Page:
When the market for a product is larger in domestic markets than the local firms devote more attention to that product than the foreign firms do, which leads to a competitive advantage when the local firms begin exporting the product. In the U.S. McDonald’s has a huge local market which is more attractive to the foreign market. Thus it led to a national advantage. It also helped in predicting global trends. The customers in the U.S. are more demanding which has led to greater pressure on firms constantly to improve their competitiveness by innovative products, and higher quality. Globally McDonald’s is seeing a rise in demand: due to global communications and cross-cultural experiences; because globally standardized products can be sold the same way around the world; and because McDonald’s has implemented product modifications from country to country.

There is local rivalry with other fast-food restaurants such as Burger King, Subway, KFC, and Pizza hut competing with McDonald’s. More local rivalry is better since it puts pressure on McDonald’s to innovate and improve. The direct competition has driven firms to work to increase productivity and innovation. All this has led to having to set up manufacturing overseas to mach lower labor costs of foreign competitors, decrease the product lines to achieve scale of economies in purchasing and production, and to restructure and organize to consolidate strategies responsibility for business at McDonald’s Corporation.

The following analysis will be used in determining the opportunities and threats for McDonald’s. Some opportunities are the economic development of Asia and other developing countries, demographics favoring consumerism, and opening up through the World Trade Organization (WTO).

Some threats for McDonald’s include increasing government regulations, emotional issues, technological changes, cultural differences, especially in a foreign country, and competition.

In the business world, one often encounters many differences between the current and future states, which further become a gap. In order to minimize the gap, a company should, clearly define a company’s objectives and goals. In business terminology, goals are defined as statements that are formulated and lack specificity while objectives and likely to appear in exact form (“Strategic Planning”). Goals statements include five elements: task, what, who, timeframe, and deadline (Lukaszewski, 1990).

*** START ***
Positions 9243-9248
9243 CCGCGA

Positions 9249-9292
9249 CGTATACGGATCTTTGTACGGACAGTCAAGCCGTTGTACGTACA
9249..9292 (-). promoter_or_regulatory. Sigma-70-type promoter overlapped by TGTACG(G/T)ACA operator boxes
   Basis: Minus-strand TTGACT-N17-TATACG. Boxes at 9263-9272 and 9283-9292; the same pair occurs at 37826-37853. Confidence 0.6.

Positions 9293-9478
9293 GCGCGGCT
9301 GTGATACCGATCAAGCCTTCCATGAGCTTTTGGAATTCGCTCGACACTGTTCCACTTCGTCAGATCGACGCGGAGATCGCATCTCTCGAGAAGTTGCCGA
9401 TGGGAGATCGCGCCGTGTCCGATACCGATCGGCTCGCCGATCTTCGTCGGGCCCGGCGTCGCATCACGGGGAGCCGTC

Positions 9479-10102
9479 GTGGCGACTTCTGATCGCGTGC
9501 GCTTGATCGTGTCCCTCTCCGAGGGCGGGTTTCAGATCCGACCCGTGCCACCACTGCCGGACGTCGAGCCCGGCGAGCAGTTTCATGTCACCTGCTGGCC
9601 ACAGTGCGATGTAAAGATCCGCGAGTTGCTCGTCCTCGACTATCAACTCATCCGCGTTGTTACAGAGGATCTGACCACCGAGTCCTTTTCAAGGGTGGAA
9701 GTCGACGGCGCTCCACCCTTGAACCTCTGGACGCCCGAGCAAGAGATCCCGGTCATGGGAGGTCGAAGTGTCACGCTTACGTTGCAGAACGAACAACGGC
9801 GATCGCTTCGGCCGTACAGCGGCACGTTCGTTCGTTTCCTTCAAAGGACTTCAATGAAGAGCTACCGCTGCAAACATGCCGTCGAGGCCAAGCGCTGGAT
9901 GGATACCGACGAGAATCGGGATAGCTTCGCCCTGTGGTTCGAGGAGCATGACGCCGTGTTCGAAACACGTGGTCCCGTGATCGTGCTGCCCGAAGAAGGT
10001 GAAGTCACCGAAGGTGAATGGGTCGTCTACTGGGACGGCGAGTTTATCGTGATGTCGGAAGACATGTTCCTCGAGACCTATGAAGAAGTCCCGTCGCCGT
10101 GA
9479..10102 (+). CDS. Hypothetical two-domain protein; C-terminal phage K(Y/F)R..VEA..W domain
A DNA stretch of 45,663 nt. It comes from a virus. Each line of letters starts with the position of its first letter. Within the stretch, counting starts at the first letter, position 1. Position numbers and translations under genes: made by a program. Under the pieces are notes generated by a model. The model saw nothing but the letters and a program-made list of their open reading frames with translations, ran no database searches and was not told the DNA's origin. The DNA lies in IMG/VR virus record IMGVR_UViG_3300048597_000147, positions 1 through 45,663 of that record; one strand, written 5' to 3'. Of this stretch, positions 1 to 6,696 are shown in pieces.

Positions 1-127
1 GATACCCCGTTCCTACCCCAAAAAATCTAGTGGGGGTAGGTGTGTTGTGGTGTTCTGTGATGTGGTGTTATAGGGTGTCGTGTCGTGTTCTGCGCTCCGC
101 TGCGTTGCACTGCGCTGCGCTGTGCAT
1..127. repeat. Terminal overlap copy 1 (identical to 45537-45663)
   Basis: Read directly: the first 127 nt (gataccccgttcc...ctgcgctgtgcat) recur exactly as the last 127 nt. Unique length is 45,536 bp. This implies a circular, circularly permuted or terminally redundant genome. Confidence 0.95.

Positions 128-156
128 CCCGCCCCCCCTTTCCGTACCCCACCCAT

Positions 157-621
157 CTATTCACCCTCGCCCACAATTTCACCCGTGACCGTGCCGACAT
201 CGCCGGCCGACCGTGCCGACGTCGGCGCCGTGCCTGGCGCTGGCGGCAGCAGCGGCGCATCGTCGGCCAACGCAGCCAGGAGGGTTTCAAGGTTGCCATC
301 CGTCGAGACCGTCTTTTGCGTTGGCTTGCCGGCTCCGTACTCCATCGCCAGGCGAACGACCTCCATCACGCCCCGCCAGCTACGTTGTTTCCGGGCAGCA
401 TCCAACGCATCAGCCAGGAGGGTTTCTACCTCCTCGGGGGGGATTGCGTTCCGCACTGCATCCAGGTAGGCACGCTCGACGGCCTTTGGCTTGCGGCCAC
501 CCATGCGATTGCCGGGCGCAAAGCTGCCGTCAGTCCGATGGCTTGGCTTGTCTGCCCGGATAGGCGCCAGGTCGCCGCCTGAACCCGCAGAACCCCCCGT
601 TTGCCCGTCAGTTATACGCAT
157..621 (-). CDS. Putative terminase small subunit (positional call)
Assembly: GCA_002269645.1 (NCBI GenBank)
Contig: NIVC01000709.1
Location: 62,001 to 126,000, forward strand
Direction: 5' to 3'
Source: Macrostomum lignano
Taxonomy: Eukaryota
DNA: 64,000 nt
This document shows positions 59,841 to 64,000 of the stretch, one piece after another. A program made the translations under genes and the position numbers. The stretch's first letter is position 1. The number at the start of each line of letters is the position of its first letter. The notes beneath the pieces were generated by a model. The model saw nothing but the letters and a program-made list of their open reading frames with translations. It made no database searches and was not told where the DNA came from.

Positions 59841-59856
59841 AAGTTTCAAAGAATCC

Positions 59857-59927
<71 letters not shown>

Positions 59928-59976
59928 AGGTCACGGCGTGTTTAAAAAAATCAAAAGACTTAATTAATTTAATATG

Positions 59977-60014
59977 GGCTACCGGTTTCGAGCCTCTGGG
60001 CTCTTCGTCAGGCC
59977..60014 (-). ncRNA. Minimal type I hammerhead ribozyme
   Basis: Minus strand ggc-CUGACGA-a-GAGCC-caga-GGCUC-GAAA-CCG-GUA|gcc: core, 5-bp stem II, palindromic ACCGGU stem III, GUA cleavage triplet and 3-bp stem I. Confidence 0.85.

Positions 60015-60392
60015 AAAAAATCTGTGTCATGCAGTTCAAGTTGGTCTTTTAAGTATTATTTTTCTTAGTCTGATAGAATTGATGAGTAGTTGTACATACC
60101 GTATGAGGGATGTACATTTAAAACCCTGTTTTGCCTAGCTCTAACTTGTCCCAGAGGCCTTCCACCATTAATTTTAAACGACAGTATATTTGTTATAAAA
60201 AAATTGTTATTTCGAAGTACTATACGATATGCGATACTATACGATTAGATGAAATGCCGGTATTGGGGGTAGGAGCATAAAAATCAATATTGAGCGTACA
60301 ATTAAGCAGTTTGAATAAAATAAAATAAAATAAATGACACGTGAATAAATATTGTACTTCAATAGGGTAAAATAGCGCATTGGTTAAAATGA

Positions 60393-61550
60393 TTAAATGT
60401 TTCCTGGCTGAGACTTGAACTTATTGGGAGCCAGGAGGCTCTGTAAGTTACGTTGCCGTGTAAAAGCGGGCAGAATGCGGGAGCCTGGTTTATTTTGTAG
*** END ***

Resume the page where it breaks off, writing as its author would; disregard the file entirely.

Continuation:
McDonald’s long-term objectives are as follows.

• To increase market share globally in the fast food industry.

• To create high brand awareness and loyalty.

• To be a true multinational company.

• To satisfy all the stakeholders. McDonald’s will make every effort to ensure that its decisions, recommendations, and actions function to satisfy all relevant publics: customer and society at large.

• Ensure safe distribution (ensuring safety throughout the supply chain is a vital function of food items).

• To undertake more alliances and collaboration in order to raise the competencies of the organization and to broaden the product portfolio.

Mission

Promote diversity and inclusion among our employees, owners, operators, and suppliers, who represent the diverse population’s McDonald’s serves around the globe (McDonald’s, 2007-2008).

Vision

The McDonald’s system leverages the unique talents, strengths, and assets of the diversity around the globe in order to be our customer’s favorite place and way to eat (McDonald’s, 2007-2008).

References

(2004, August 27). Pharma: through Porter's eyes. Retrieved May 17 2008, from Web site:

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. (2008, February 21). Leading indicators point to further weakness. The Conference Board's measure of future economic activity declines for fourth straight month. Retrieved May 18, 2008, from Web site:

David, Finnigan (2001, April 30). Disney sell-mates-company business and marketing. Retrieved May 21, 2008, from Web site:

Haig, Matt (2004). Brand Royalty How the World's Top 100 Brands Thrive & Survive. Retrieved May 17, 2008, from Web site:

Keel, Robert, O. (2007, July 10). The McDonaldization of society introduction to society. Retrieved May 22, 2008, from umsl.edu Web site:

Lukaszewski, James, E (1990). Executive action Urgent information for executive decision making. Retrieved May 18, 2008, from The Lukaszewski Group Web site:

Olivier, O. (2008, April). Answers. Retrieved May 10, 2008, from Linked in Web site: *2.avq_160718_4906518_0_*2

Pearce, Jack Robinson, Richard strategic management: formulation, implementation, and Control, 9e. 2004 The McGraw-Hill Companies

McDonald's Canada (2008). Franchising New Restaurants. Retrieved May 17, 2008, from McDonald's Canada Web site:

McDonald's Corporation (2007-2008). Diversity and employment. Retrieved May 8, 2008, from McDonald's Corporation Web site:

Micheline, John (2008, January 9). McDonald's: Global exposure perfect for a U.S. economic slowdown. Retrieved May 17, 2008, from The Tycoon Report Web site:

Schultz, Randall, J, (1998, July 1). Economic secrets revealed. Alan Greenspan and economists aren't the only ones who can decipher data. Retrieved May 17, 2008, from CNNMoney Web site:

The Economic Times, (2007, January, 23). Indiaretailbiz Nirula’s ride retail boom; launch two new formats. Retrieved May 18, 2008, from Indiaretailbiz. Web site: